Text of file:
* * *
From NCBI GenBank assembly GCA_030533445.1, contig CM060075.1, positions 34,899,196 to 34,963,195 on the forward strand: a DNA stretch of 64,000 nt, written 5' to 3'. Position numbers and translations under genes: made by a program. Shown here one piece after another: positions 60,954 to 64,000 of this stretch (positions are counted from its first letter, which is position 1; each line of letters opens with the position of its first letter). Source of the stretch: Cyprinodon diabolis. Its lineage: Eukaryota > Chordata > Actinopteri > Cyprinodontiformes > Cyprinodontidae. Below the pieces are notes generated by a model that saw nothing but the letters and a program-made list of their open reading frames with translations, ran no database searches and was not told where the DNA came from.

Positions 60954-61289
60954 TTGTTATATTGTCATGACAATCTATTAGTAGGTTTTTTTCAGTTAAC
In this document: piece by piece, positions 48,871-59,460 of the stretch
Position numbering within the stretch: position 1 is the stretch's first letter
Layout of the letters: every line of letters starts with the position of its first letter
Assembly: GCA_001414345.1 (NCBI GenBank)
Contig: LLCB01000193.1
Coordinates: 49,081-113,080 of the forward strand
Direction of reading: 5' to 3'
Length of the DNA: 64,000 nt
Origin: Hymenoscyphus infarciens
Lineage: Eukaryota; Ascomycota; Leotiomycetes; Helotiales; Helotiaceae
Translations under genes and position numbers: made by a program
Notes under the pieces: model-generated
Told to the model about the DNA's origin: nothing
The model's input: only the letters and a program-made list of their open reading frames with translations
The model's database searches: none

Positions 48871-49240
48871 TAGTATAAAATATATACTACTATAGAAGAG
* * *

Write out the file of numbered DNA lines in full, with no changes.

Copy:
From NCBI GenBank assembly GCA_030533445.1, contig CM060075.1, positions 34,899,196 to 34,963,195 on the forward strand: a DNA stretch of 64,000 nt, written 5' to 3'. Position numbers and translations under genes: made by a program. Shown here one piece after another: positions 60,954 to 64,000 of this stretch (positions are counted from its first letter, which is position 1; each line of letters opens with the position of its first letter). Source of the stretch: Cyprinodon diabolis. Its lineage: Eukaryota > Chordata > Actinopteri > Cyprinodontiformes > Cyprinodontidae. Below the pieces are notes generated by a model that saw nothing but the letters and a program-made list of their open reading frames with translations, ran no database searches and was not told where the DNA came from.

Positions 60954-61289
60954 TTGTTATATTGTCATGACAATCTATTAGTAGGTTTTTTTCAGTTAAC
In this document: piece by piece, positions 48,871-59,460 of the stretch
Position numbering within the stretch: position 1 is the stretch's first letter
Layout of the letters: every line of letters starts with the position of its first letter
Assembly: GCA_001414345.1 (NCBI GenBank)
Contig: LLCB01000193.1
Coordinates: 49,081-113,080 of the forward strand
Direction of reading: 5' to 3'
Length of the DNA: 64,000 nt
Origin: Hymenoscyphus infarciens
Lineage: Eukaryota; Ascomycota; Leotiomycetes; Helotiales; Helotiaceae
Translations under genes and position numbers: made by a program
Notes under the pieces: model-generated
Told to the model about the DNA's origin: nothing
The model's input: only the letters and a program-made list of their open reading frames with translations
The model's database searches: none

Positions 48871-49240
48871 TAGTATAAAATATATACTACTATAGAAGAG